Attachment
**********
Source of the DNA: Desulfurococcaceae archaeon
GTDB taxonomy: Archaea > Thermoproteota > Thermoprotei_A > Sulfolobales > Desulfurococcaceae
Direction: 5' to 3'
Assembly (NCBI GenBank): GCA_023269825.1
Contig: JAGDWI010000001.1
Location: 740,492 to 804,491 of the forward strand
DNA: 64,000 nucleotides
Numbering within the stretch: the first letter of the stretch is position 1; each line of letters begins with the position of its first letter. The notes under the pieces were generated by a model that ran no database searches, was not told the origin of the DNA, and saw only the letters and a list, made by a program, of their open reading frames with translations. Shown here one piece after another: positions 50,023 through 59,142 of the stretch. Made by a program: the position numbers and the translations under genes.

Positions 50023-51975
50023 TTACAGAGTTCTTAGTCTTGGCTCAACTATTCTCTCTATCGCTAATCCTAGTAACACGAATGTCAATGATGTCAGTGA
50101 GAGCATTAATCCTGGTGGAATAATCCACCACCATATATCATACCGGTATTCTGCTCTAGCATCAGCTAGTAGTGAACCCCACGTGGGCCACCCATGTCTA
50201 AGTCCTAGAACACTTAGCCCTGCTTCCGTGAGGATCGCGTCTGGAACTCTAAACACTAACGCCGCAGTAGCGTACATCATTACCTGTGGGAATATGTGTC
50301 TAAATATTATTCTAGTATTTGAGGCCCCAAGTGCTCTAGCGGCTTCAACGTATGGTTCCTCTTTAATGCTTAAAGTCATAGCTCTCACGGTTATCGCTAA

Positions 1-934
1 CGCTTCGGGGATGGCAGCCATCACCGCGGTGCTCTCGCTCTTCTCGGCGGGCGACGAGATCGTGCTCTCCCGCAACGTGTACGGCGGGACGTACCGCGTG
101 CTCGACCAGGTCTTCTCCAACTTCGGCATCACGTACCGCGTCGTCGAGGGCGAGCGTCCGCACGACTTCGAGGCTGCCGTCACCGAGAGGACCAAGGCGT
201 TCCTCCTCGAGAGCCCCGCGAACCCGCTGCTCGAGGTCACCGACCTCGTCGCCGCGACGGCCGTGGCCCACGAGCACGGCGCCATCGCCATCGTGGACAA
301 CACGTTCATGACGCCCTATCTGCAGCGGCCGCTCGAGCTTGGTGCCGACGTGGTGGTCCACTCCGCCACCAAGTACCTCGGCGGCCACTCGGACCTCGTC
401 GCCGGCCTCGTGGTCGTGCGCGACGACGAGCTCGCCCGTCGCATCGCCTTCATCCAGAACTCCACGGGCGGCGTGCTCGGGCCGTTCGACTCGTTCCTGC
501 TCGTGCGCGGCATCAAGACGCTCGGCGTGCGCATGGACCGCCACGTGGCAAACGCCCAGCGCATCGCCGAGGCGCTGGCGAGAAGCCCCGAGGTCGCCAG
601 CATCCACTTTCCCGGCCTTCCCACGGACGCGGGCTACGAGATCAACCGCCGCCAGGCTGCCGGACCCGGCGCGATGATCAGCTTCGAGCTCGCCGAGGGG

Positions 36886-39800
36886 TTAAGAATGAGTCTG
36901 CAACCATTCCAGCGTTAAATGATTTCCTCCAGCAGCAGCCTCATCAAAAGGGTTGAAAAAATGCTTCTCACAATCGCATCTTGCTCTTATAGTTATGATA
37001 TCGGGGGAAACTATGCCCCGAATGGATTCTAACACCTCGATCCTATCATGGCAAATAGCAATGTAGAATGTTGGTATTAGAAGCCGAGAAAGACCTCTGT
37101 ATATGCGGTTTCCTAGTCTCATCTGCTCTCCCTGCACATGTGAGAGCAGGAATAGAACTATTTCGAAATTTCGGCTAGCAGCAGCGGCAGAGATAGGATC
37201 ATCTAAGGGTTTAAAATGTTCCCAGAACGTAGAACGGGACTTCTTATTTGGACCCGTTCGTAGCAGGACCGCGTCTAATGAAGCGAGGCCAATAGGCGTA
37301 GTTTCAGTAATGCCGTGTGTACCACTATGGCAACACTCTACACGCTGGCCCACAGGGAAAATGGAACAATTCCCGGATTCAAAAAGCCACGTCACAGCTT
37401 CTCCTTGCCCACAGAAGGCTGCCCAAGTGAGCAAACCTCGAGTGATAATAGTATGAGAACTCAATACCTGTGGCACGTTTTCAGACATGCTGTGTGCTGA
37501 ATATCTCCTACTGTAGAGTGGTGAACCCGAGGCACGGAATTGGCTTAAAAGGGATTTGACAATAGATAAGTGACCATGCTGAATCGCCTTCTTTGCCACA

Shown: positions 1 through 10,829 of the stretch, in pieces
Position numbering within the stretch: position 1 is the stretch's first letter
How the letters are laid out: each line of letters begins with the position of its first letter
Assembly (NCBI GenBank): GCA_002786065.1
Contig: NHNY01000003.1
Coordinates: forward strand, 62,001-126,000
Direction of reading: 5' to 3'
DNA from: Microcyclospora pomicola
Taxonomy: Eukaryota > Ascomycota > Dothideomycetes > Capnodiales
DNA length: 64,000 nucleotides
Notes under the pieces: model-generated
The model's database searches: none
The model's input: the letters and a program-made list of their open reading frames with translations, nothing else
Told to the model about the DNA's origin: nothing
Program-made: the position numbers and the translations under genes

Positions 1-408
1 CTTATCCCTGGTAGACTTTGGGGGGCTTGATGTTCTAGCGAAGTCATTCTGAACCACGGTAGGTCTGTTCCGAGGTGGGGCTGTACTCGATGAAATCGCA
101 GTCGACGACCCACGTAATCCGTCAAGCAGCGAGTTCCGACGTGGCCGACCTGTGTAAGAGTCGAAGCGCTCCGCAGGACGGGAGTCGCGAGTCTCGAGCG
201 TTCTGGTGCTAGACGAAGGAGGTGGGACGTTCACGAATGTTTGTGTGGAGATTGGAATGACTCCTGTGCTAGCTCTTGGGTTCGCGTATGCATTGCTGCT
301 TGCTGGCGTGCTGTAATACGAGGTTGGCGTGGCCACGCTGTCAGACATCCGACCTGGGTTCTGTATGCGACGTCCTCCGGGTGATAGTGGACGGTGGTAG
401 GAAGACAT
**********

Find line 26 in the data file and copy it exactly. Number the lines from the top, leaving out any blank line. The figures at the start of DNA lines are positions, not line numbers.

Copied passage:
37101 ATATGCGGTTTCCTAGTCTCATCTGCTCTCCCTGCACATGTGAGAGCAGGAATAGAACTATTTCGAAATTTCGGCTAGCAGCAGCGGCAGAGATAGGATC